Low-Income Households May Lose $8,000 in Brexit, Niesr Says

How Nervous Should Investors Be Over Brexit?
  • Loss of national income, lower benefits would impact families
  • Niesr assumes budget repairs likely come from cuts to welfare

Low-income households are set to be among the hardest hit if the U.K. votes to leave the European Union, according to the National Institute of Economic and Social Research.

In the worst-case scenario, different categories of poorer households could receive between 1,861 and 5,542 pounds ($2,692 and $8,018) less in tax credits and benefit payments in 2020. That assumes Chancellor of the Exchequer George Osborne places the burden for repairing the public finances on welfare spending.

Niesr said the fiscal deficit would probably be 2.3 percent of gross domestic product larger in 2020, making it impossible for Osborne to balance the budget as promised without further austerity.

“The effect on low-income families is likely to be large,” said Katerina Lisenkova, senior research fellow at Niesr. “Low-income households could lose in two ways: their share of the loss of national income plus lower welfare payments.”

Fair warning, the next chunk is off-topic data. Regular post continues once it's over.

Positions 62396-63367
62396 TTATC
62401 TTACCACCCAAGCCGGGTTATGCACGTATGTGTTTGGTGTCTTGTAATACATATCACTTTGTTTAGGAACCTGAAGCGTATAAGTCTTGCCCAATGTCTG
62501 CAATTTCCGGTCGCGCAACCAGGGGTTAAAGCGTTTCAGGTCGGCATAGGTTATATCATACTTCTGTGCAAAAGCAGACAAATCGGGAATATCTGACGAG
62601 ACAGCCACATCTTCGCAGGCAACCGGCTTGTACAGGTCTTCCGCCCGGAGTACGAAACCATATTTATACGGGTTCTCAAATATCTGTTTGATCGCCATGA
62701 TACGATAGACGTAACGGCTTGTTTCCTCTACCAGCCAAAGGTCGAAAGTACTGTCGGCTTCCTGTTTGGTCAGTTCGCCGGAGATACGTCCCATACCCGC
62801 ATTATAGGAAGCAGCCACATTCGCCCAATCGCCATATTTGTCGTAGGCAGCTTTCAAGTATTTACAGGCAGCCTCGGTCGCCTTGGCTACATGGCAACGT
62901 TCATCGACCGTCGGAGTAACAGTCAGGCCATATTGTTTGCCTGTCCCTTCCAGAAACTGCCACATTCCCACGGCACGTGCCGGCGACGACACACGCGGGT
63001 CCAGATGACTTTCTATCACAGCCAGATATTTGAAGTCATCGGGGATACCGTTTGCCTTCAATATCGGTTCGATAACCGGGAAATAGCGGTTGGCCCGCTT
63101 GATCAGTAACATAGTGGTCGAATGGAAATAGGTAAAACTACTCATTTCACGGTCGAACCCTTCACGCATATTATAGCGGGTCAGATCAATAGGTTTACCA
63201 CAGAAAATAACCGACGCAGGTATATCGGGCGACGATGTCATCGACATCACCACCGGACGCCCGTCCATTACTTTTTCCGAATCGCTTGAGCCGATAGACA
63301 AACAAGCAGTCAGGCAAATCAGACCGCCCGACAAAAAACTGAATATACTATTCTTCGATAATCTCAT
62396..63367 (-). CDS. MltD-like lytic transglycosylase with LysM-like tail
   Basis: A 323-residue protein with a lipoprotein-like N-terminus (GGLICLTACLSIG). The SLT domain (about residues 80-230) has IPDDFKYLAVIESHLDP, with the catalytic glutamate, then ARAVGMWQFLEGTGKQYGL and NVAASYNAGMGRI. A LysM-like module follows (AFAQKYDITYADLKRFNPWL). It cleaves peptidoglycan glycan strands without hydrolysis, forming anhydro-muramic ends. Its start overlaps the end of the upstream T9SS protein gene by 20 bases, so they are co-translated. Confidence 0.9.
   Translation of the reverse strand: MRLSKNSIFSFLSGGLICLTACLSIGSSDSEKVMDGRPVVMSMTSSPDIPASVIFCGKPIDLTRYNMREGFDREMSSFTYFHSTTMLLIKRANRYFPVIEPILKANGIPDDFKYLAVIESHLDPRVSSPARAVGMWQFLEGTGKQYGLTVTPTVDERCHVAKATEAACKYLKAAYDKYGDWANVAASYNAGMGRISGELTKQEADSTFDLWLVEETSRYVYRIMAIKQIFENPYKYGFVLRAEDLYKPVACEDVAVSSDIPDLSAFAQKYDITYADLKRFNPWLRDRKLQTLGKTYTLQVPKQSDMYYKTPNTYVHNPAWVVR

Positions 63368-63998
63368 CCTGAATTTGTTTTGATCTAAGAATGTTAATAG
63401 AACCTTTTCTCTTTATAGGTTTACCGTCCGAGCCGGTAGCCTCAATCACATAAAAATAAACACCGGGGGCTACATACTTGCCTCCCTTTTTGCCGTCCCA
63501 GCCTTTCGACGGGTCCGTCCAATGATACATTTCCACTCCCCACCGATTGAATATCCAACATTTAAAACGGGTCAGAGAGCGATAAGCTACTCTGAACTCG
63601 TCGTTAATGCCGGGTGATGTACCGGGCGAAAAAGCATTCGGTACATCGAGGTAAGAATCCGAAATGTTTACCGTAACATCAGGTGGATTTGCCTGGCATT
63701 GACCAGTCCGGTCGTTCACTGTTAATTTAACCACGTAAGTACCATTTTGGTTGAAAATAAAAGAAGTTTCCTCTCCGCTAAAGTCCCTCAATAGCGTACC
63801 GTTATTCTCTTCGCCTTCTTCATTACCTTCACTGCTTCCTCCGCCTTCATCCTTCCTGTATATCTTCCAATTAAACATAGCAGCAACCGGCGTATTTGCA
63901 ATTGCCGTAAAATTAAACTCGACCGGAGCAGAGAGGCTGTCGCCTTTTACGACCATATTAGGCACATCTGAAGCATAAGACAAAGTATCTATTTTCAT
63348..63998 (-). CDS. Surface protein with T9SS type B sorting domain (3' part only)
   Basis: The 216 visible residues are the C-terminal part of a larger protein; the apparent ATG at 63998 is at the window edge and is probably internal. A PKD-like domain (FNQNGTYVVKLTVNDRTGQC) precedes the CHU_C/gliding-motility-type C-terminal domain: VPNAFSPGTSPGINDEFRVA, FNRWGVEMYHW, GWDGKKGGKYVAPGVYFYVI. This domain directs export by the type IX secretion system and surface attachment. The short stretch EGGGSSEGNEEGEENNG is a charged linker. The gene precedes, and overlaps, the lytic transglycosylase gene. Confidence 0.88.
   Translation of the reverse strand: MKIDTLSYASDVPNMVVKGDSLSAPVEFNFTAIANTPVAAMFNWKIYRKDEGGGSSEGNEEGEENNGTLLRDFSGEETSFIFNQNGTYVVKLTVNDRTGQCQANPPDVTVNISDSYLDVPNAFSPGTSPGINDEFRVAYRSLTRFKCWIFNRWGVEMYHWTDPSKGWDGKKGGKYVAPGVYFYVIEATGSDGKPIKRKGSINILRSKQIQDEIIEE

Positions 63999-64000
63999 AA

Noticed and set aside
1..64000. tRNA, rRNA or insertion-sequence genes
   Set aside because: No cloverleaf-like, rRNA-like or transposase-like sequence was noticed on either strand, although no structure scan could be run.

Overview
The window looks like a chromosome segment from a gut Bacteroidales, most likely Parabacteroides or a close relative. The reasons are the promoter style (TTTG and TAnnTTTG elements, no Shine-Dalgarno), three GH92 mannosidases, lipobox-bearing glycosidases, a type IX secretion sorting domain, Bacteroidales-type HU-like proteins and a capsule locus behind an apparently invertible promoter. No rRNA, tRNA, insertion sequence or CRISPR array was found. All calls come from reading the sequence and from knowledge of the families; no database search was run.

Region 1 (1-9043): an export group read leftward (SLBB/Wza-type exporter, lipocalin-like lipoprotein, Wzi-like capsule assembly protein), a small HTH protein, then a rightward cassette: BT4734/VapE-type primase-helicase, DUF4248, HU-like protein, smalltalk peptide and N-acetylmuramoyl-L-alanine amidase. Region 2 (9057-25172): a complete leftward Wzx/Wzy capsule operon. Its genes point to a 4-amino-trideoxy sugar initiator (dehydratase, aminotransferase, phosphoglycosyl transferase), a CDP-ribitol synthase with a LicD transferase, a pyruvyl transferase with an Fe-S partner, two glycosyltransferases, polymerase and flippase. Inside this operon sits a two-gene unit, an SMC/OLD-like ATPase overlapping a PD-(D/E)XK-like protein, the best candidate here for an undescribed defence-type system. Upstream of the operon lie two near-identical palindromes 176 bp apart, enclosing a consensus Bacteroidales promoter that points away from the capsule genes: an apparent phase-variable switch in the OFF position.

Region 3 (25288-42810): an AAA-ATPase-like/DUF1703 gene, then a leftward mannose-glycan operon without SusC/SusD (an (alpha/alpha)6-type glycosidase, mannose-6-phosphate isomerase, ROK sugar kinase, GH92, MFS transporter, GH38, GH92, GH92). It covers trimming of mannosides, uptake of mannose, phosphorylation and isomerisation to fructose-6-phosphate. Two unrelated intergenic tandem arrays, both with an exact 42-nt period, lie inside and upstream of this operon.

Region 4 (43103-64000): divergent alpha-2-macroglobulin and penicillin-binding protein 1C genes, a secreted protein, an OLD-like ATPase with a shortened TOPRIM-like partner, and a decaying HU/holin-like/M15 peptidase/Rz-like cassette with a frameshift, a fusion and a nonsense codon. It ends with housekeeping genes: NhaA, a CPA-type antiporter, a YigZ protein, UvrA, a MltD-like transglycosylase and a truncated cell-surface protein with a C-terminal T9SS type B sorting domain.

Tense Debate

With just two weeks to go until Britons head to the polls, the rhetoric around the vote has intensified, and both sides of the debate have been accused of misrepresenting facts. Matthew Elliott, chief executive of Vote Leave said Niesr’s research contains “dodgy assumptions,” was carried out by “the same people who predicted the world would end if we did not join the euro” and that the U.K. would be better off saving on its contribution to the EU budget.

Osborne said yesterday that “there is a lot to be scared about” if Britain leaves the EU and analysis published by the Treasury last month showed the U.K. would face a yearlong recession if it chooses to leave the bloc. The “Remain” campaign said the Niesr report shows “hardworking families would be hit hardest by the pain of leaving Europe.”

Low-income households are “the most vulnerable, economically, so the impacts whether good or bad are likely to be the most extremely felt for those people,” Angus Armstrong, Niesr’s director of macroeconomics, told a press conference in London.

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